Sure, it has come a long way from a low-profile unit into India's premier sleuth-shop with more than 5,000 officers spread across the country. The black-marks against it are many: investigations are below average; it doesn’t recover much loot and its legal arm is nothing to write home about. Also, most cases are built on incomplete documents, unavailable witnesses and inability to pursue leads overseas, which slows the process. More often than not, it finds itself being reprimanded by the courts for not moving quickly enough. What to say of a sluggish judiciary and cumbersome court proceedings which has made our people lose faith in the CBI.

In an era where political image has come to be branded like detergents, quick-fix solutions are sought for chronic maladies.  Times out of number our netagan seem to be seeking only an image rectification through cosmetics, instead of a complete makeover as recommended by the National Police Commission of 1977, headed by the much-respected late Dharma Vira, formerly Cabinet Secretary and Governor of Punjab, West Bengal and Karnataka and including one of India’s top policemen, K.F. Rustamji.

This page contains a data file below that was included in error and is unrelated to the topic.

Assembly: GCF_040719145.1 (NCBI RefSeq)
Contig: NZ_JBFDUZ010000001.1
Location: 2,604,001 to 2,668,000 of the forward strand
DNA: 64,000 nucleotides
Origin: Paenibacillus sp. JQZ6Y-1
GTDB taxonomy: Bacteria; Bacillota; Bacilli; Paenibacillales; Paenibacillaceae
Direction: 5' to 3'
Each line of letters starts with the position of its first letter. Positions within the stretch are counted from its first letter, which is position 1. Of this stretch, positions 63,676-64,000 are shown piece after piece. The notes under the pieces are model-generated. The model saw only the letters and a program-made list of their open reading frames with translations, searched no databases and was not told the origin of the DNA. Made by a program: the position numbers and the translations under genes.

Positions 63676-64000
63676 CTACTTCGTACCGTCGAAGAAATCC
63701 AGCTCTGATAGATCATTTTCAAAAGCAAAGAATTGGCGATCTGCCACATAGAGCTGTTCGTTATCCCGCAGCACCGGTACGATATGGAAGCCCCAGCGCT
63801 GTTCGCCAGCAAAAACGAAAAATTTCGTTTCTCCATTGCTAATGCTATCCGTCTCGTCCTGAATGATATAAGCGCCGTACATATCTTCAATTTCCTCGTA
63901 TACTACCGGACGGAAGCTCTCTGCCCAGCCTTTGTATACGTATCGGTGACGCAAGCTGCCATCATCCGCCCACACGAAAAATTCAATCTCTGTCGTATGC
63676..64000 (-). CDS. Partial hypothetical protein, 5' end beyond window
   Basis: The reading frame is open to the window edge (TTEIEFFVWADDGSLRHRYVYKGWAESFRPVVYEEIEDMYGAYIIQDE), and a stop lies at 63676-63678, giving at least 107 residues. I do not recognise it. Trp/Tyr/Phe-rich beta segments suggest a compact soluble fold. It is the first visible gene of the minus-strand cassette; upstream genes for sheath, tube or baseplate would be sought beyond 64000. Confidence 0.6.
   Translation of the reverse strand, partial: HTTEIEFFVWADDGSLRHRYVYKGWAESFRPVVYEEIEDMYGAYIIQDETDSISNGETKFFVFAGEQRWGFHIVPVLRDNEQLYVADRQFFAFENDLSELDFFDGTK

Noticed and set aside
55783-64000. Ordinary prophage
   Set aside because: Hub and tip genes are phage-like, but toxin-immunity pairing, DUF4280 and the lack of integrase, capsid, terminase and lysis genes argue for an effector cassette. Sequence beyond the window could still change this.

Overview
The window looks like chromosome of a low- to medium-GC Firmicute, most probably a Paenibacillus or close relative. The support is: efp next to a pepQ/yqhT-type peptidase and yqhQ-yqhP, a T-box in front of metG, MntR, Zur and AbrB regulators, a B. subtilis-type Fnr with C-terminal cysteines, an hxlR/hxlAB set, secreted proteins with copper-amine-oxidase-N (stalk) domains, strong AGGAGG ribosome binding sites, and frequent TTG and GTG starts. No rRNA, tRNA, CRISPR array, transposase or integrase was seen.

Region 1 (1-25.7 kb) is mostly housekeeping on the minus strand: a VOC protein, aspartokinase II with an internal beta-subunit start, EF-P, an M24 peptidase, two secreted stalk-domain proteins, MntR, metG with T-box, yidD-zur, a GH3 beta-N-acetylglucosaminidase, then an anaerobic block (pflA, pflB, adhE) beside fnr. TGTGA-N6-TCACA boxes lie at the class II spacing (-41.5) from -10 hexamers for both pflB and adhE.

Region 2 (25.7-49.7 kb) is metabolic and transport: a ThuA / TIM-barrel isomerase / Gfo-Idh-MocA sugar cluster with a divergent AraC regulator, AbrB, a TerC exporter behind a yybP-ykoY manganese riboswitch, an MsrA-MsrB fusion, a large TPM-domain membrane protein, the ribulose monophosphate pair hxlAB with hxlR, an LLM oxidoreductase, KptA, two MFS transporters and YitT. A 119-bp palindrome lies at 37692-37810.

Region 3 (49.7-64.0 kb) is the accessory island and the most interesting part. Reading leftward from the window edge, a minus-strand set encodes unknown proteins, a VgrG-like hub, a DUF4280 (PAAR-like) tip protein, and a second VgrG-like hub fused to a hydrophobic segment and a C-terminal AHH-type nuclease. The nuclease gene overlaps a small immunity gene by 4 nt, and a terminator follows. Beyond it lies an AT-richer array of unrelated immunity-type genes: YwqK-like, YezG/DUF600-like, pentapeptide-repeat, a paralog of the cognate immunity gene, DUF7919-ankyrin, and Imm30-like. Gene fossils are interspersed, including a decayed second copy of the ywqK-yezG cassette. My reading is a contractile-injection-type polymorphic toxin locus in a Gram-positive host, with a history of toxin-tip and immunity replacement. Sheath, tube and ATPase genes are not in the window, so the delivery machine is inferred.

The Commission observed: “The supremacy of the Rule of Law should be clearly spelt out and police should be guided by the Law of the Land only and they shall have the legal option to disregard all instructions running contrary to that.”  At the crux is the issue: Who should control the CBI?  The Government or an independent body? Needless to say, a Catch-22 question for our power-greedy polity to honestly answer and for us to stupidly expect.